Blackwater Creek SabbathAfternoonNatureNerd
Updated: May 8, 2021
We enjoyed our first Sabbath at a church in over 8 months at Lynchburg SDA Church. It was so nice to walk into God's house and see people who had survived isolation during the pandemic with their faith in tact. We were greeted warmly and a family in the church took us to Blackwater Creek Natural Area on Percival's Island. There is a well established trail there that is part pavement, part gravel, and there are intriguing side trails that lead into a small forest around the river's edge. We played on the river edge with their Labrador and just spent some peaceful time visiting and listening to the water, birds and children.
This river's edge ecosystem had many plants with which I was unfamiliar and I took lots of snapshots with my favorite plant app: PictureThis. It is a quick and easy way to find information without hauling out several field guides. Don't get me wrong, I LOVE field guides, but this app is just so handy and I haven't been able to find the right field guides since we moved.
Critter found this huge vine to swing from and all the kids took a turn. When we first moved here I was worried that the large vines were Poison Ivy, since I'm sooooo very sensitive to that plant. I learned a simple trick to tell the difference between Poison Ivy and the many safe vines here in Virginia, which really should be renamed Vineginia.
So here's what I learned about how to tell if it is Poison Ivy: very large Poison Ivy vines typically found on trees are covered in hairy roots. Easy Peasy! Don't touch that stuff!
This plant had me thinking it was Stinging Nettle. So I shot it with the app and...nope. White Snakeroot. The interesting thing I found about this plant is how toxic it is. So, if your livestock eat this plant, say your milk cow, they can pass the toxicity of the plant on to humans through the milk. This has even resulted in fatalities in humans, and symptoms of "milk sickness" include: loss of appetite, muscle tremors, and even coma.
Livestock don't tend to eat it unless they have a lack of other forage or if it is in their hay. The other bit of good news is that the livestock has to consume a lot of it, and then you also have to consume a lot of contaminated meat or milk. So, not a huge threat, but if you're raising livestock, something the you do want to eradicate.
This is not a threat to household pets, unless you've got some weird pets that eat green things.
This plant got me thinking of a spiritual lesson. There are somethings in this life that won't kill us outright, they may even fuel us for a short time, but the long term effects can poison us and those whose influence we hold. Are you allowing some low level danger to thrive in your life, thinking that you aren't being harmed, all the while not knowing that you pass along the poison to someone else? Is there a screen that you spend too much time on worthless amusement that isolates someone in your family and leaves them feeling ignored? Do have that after work drink to unwind, just to find that your words flow unchecked from your mouth and hurt someone you came home to?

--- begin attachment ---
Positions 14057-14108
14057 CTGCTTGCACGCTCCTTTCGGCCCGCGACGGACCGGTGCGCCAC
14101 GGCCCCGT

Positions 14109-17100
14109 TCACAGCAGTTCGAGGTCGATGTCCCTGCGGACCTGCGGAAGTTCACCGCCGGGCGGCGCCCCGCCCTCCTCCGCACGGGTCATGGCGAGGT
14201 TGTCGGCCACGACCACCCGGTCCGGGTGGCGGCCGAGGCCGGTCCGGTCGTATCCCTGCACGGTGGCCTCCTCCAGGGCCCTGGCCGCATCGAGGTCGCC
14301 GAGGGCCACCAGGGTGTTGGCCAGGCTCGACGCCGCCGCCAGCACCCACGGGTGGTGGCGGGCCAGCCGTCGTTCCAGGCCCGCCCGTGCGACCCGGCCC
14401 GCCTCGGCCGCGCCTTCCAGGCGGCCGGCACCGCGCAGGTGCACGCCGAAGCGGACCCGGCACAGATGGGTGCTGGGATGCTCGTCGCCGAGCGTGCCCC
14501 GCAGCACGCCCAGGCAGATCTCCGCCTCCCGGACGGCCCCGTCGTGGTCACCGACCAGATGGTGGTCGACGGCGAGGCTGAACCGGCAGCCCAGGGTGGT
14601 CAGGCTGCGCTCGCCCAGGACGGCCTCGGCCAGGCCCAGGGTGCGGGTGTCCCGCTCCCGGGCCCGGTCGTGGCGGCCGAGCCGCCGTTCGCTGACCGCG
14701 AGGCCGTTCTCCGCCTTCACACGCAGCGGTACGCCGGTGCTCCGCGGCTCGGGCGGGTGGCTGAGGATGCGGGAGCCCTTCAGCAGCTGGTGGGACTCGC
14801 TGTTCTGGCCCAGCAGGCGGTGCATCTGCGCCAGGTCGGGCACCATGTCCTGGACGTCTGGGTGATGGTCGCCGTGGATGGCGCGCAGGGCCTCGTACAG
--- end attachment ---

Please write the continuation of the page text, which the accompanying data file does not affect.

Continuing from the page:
The Bible tells us to "strip off every weight that slows us down, especially the sin that so easily trips us up." Hebrews 12:1. Notice it separates the weight from sin. It may not be an outright sin, but you still need to get it out of your life. It still weighs you down, keeps you from winning in life. Ask God today what is weighing you down and then ask His help to strip it from your life. He wants you to be free!
Amur Honeysuckle was growing alongside the trail everywhere, and it smelled beautiful. As with many beautiful and abundant plants in Virginia, this is invasive. Invasive means that it moves into a natural ecosystem and pushes out species that are native. This is disruptive to the ecosystem and some or many lifeforms within that ecosystem will suffer or disappear because of the invasive species' introduction and hostile take-over.
How invasive is it? Well, it loves Virginia. It is endangered in the Amur region of China and Russia, but here in Virginia it will form very dense thickets that crowd out native species. To control it you have to either kill it when it is young, or when it is older, cut off the trunk, drill a hole and poison it and then wrap it in a plastic bag and suffocate it. Whew!
This mystic blue flower appeared in patches along the path and it's name perfectly fits it's effect. Miami Mist is in the Phacelia group of plants in the Waterleaf family, and is commonly called Scorpionweed, because the flowerhead forms a curled tail, resembling a scorpion's tail (to someone with a rather wild imagination). This is one plant I found on our walk that is native to the East Coast of North America!!! Yay for natives! According to www.grownative.org this flower not only attracts "long-tongued bees and butterflies", but also is a host plant for "several moth caterpillars." I couldn't find much information about this plant on the web, just some basics about how it looks and that it likes to grow in wet, damp areas.
I hope you have a great week and take the time to get out in nature and listen to what God is telling you about Himself.